Paper Clip Pendulums
A quick and easy activity for teaching data analysis.

vibrations, periods, data analysis

1 box of standard paper clips, stopwatch
1. Bend one paper clip into a hook. This paper clip will not be counted and will be referred to as “the hook”.
2. Clip 10 paper clips end-to-end from the hook.
3. Holding only the hook, hang the paper clips vertically and pull the bottom one back so it makes about a 30o angle with the vertical.
4. Release and let the paper clip pendulum swing freely.
5. Time five periods of the paper clip. A period consists of the time it takes for the paper clips to swing back and forth once.
6. Find the average period by dividing the total time in seconds by 5.
7. Repeat steps 1-6 but use 15, 20, and 25 paper clips.

Results and Discussion
  • Record the final data in a table with two columns; the first should be “Number of Paper Clips” and the second should be “Average Period (seconds)”.
  • Graph the data using an appropriate graph type such as a scatter plot. Label the axes of the graph and include units if applicable.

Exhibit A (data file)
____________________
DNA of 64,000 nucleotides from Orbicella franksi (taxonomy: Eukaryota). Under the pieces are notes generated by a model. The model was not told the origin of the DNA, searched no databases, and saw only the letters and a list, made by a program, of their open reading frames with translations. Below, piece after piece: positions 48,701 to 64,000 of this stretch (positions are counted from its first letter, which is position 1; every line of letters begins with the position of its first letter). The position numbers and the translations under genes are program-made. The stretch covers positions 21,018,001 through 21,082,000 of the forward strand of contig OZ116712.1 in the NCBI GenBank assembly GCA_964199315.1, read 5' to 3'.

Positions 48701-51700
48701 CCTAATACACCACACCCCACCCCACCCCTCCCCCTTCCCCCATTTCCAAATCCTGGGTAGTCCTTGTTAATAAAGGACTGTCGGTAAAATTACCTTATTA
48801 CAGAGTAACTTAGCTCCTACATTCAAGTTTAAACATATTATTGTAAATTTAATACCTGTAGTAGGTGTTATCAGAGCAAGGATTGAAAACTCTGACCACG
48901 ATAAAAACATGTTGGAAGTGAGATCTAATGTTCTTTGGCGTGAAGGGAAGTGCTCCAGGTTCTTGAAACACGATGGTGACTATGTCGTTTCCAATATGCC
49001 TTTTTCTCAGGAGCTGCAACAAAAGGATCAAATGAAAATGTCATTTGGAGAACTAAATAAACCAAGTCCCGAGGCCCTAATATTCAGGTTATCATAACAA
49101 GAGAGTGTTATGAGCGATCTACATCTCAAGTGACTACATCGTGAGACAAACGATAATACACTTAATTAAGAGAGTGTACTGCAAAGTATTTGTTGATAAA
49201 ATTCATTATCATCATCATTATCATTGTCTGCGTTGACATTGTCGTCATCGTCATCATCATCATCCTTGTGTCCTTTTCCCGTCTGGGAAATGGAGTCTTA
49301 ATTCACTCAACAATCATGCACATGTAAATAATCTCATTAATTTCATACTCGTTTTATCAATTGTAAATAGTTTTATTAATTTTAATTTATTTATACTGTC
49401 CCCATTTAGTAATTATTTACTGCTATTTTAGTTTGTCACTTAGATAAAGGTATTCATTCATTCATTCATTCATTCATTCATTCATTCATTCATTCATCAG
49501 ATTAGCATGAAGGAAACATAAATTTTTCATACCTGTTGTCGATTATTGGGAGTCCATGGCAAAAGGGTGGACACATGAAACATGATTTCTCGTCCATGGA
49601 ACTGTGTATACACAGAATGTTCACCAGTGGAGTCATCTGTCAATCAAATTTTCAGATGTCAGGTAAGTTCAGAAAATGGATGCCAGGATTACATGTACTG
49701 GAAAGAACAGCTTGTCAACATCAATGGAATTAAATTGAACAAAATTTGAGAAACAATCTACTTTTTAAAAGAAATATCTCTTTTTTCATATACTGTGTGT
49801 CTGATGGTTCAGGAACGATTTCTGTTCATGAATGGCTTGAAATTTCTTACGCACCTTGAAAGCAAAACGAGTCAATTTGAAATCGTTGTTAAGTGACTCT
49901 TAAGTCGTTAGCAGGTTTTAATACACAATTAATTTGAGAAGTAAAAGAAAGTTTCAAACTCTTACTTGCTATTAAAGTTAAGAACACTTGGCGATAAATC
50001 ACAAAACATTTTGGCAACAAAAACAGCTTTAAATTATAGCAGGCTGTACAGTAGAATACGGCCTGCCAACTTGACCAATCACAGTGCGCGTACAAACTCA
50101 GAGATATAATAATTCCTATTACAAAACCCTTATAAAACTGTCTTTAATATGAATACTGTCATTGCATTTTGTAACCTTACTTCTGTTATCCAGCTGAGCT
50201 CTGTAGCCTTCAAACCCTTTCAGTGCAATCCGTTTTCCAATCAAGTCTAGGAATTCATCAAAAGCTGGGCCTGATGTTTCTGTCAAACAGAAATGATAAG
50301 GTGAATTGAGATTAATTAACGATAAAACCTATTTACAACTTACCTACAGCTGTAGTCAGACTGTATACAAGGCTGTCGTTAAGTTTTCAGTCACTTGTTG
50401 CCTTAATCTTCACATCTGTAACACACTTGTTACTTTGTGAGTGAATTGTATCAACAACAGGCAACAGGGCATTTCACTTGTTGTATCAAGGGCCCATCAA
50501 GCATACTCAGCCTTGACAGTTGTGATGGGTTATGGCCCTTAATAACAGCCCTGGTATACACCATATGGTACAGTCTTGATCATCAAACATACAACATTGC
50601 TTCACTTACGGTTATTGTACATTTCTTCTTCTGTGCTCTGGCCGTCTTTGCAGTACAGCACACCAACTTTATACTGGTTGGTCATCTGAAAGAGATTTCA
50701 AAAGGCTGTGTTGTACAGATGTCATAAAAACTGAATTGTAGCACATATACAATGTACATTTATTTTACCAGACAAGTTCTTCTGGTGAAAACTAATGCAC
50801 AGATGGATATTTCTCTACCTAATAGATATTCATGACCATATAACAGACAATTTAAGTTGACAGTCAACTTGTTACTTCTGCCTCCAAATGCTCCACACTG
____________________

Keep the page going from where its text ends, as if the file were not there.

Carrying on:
• Answer the following questions:
    • What happens to the period of a pendulum as the length increases?
    • Describe the shape of the graph and make a prediction about what the period would be if you had timed 30 paper clips.
A pendulum is an example of a vibration with a regular, consistent motion. The period of a pendulum depends on its length. The longer a pendulum the longer its period, and the shorter a pendulum the shorter its period. More exactly, the period of pendulum is proportional to the square root of the length. For a standard paper clip a typical table and graph of data are shown below.

Figure 39: A 10 clip paper-clip pendulum with the top pendulum acting as a handle

Figure 40: Typical student data showing average period versus number of paper clips.

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